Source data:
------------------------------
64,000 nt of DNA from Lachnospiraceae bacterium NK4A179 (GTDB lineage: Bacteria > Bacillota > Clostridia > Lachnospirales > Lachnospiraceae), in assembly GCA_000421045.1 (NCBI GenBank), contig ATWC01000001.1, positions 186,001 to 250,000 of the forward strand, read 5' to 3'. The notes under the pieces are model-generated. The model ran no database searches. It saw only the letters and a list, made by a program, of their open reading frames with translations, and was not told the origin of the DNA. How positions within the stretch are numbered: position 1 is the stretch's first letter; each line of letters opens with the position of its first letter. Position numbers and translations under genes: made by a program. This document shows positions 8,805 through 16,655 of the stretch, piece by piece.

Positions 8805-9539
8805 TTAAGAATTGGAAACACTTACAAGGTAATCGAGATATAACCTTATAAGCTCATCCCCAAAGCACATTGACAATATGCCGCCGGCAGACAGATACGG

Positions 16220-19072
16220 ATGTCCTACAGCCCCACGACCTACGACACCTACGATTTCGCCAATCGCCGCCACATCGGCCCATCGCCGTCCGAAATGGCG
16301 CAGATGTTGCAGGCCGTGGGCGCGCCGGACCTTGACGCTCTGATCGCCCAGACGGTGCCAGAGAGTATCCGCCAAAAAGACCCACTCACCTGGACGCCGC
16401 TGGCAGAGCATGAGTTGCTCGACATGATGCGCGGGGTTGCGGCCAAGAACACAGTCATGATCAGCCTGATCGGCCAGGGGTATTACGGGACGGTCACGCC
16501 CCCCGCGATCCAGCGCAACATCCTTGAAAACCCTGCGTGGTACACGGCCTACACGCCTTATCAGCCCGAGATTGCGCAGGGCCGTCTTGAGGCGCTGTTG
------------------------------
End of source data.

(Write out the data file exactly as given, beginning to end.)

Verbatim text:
64,000 nt of DNA from Lachnospiraceae bacterium NK4A179 (GTDB lineage: Bacteria > Bacillota > Clostridia > Lachnospirales > Lachnospiraceae), in assembly GCA_000421045.1 (NCBI GenBank), contig ATWC01000001.1, positions 186,001 to 250,000 of the forward strand, read 5' to 3'. The notes under the pieces are model-generated. The model ran no database searches. It saw only the letters and a list, made by a program, of their open reading frames with translations, and was not told the origin of the DNA. How positions within the stretch are numbered: position 1 is the stretch's first letter; each line of letters opens with the position of its first letter. Position numbers and translations under genes: made by a program. This document shows positions 8,805 through 16,655 of the stretch, piece by piece.

Positions 8805-9539
8805 TTAAGAATTGGAAACACTTACAAGGTAATCGAGATATAACCTTATAAGCTCATCCCCAAAGCACATTGACAATATGCCGCCGGCAGACAGATACGG

Positions 16220-19072
16220 ATGTCCTACAGCCCCACGACCTACGACACCTACGATTTCGCCAATCGCCGCCACATCGGCCCATCGCCGTCCGAAATGGCG
16301 CAGATGTTGCAGGCCGTGGGCGCGCCGGACCTTGACGCTCTGATCGCCCAGACGGTGCCAGAGAGTATCCGCCAAAAAGACCCACTCACCTGGACGCCGC
16401 TGGCAGAGCATGAGTTGCTCGACATGATGCGCGGGGTTGCGGCCAAGAACACAGTCATGATCAGCCTGATCGGCCAGGGGTATTACGGGACGGTCACGCC
16501 CCCCGCGATCCAGCGCAACATCCTTGAAAACCCTGCGTGGTACACGGCCTACACGCCTTATCAGCCCGAGATTGCGCAGGGCCGTCTTGAGGCGCTGTTG